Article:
I know your eyes glossed over, but just get the last bit: It produced a crop, multiplying up to a hundred times! Luke 6:38 says that if you give, it will be given unto you until you are running over! Of course, those stuffy theologians might say that these verses aren’t talking about money, but we know that just isn’t true:
Be not deceived; God is not mocked: for whatsoever a man soweth, that shall he also reap.
Whatsoever a man soweth. Is money a “whatsoever”? There you are then. Sowing and reaping is a spiritual principle that applies to all areas of life. And there are some other verses that clearly aren’t just talking about spiritual things:
“And Jesus answered and said, Verily I say unto you, There is no man that hath left house, or brethren, or sisters, or father, or mother, or wife, or children, or lands, for my sake, and the gospel’s, But he shall receive an hundredfold now in this time, houses, and brethren, and sisters, and mothers, and children, and lands, with persecutions; and in the world to come eternal life.”
He shall receive a hundredfold of lands and houses! Material things! In this life! As God told Abraham: “But thou shalt remember the Lord thy God: for it is he that giveth thee power to get wealth, that he may establish his covenant which he sware unto thy fathers, as it is this day.”
So, get this: Wealth is part of the Covenant which God promised to Abraham. Which we are a part of through Jesus, according to Galatians 3:14.
So there you are. Case closed, God wants you to be rich, and to get it, you just have to give money in the offering. Don’t believe it? You’re deceived by the devil.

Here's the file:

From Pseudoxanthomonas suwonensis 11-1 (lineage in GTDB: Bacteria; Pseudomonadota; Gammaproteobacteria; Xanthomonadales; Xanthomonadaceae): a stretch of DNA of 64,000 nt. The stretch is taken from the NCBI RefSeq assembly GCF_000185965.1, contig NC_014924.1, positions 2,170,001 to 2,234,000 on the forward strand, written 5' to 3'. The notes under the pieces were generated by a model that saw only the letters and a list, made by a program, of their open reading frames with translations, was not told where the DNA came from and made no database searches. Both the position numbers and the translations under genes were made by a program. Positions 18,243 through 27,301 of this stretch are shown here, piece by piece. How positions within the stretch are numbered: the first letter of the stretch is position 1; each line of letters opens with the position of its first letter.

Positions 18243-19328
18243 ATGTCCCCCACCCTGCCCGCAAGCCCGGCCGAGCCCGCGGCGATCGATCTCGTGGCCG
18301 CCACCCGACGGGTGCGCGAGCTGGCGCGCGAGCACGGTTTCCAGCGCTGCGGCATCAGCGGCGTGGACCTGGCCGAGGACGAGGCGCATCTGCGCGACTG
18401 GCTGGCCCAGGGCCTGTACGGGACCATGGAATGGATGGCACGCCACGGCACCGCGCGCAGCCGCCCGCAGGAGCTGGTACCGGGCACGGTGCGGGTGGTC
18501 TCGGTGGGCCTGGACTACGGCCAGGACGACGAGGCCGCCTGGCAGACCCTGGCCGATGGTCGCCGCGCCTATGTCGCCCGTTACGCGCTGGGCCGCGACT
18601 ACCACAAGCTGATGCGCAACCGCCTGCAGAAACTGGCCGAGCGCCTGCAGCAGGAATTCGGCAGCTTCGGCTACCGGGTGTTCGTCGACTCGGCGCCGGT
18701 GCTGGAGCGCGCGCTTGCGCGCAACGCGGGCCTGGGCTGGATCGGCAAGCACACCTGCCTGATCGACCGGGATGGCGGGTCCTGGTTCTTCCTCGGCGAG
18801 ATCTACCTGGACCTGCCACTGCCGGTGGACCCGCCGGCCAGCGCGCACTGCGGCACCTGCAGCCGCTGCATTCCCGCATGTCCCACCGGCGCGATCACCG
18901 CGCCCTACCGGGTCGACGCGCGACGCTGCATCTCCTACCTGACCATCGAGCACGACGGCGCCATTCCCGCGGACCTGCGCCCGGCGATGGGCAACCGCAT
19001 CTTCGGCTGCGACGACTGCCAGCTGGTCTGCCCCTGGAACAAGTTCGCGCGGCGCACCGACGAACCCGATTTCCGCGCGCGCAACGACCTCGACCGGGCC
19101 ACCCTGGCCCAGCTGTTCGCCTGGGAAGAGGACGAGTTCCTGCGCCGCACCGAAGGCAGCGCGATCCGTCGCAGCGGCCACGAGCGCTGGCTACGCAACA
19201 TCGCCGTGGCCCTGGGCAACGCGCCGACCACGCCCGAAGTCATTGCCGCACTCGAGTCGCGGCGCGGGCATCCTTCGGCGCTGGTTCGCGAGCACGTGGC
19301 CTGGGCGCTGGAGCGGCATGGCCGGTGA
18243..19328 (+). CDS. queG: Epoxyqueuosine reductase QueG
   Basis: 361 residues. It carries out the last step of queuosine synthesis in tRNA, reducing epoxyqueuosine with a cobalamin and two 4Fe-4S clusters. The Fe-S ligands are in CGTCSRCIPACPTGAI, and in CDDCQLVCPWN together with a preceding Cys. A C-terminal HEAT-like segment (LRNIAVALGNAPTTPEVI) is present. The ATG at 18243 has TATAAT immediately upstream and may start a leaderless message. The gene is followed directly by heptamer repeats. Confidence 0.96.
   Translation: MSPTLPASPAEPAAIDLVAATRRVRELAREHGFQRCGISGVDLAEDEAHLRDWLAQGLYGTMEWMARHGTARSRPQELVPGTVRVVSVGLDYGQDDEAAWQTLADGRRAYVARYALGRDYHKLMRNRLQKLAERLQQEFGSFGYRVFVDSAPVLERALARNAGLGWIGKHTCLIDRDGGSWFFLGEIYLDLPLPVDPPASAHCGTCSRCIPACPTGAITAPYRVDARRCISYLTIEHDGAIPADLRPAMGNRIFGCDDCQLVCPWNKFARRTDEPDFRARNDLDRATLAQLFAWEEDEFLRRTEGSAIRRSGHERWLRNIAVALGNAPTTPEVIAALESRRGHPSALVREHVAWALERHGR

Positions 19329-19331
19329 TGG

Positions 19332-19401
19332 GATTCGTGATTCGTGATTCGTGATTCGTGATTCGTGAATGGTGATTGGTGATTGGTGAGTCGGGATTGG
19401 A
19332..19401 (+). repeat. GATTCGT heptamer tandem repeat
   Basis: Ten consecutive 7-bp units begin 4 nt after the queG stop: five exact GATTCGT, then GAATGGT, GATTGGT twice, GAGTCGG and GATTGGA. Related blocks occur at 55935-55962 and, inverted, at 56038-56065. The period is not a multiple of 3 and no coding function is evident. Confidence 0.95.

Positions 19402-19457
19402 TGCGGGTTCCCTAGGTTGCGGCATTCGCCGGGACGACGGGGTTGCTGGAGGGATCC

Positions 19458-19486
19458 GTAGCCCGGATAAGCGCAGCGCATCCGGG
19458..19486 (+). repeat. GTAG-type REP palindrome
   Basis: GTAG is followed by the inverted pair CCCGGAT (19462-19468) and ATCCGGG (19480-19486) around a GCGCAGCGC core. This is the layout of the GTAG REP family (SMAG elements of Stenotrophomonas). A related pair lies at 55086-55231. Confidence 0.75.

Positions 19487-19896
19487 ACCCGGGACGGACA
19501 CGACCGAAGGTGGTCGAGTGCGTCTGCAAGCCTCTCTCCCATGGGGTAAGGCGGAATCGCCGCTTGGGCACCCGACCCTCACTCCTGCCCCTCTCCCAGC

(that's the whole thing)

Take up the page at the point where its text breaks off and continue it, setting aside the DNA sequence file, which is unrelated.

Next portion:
The second you accept there’s a truth which is infallible – that you would not reject no matter what the evidence – you have opened the door to insanity. You can believe lies, and there’s nothing you can do to stop it – or even realise it.
Lots of fundamentalists look at the Word of Faith and say, “Oh, that’s obviously a cult.” But ultimately, there is no bulwark to stop them believing equal craziness (in fact, they do believe things of equal impossibility). Word of Faith preachers have a vast knowledge of Scripture, and can pull on a massive array of supporting verses.
I hope the hilarity of different groups, all claiming to follow Scripture literally, but all disagreeing on (to them) important points, is not lost on you. If the Bible is meant to be taken literally, then God sucks at communication.
The Word of Faith is just as internally consistent as any other claimed “literal” reading of Scripture. Yes, it is selective, but so is every reading of Scripture. Fundamentalist, do you believe in killing children for disobedience? No? Then you’re being selective.
You might not fall for a cult like the Word of Faith. But seeing what accepting that the Bible is infallible can do should be an eye-opener. If you uncritically accept all Scripture as true, you could believe anything.
What makes you think the conclusions you’ve drawn are any better?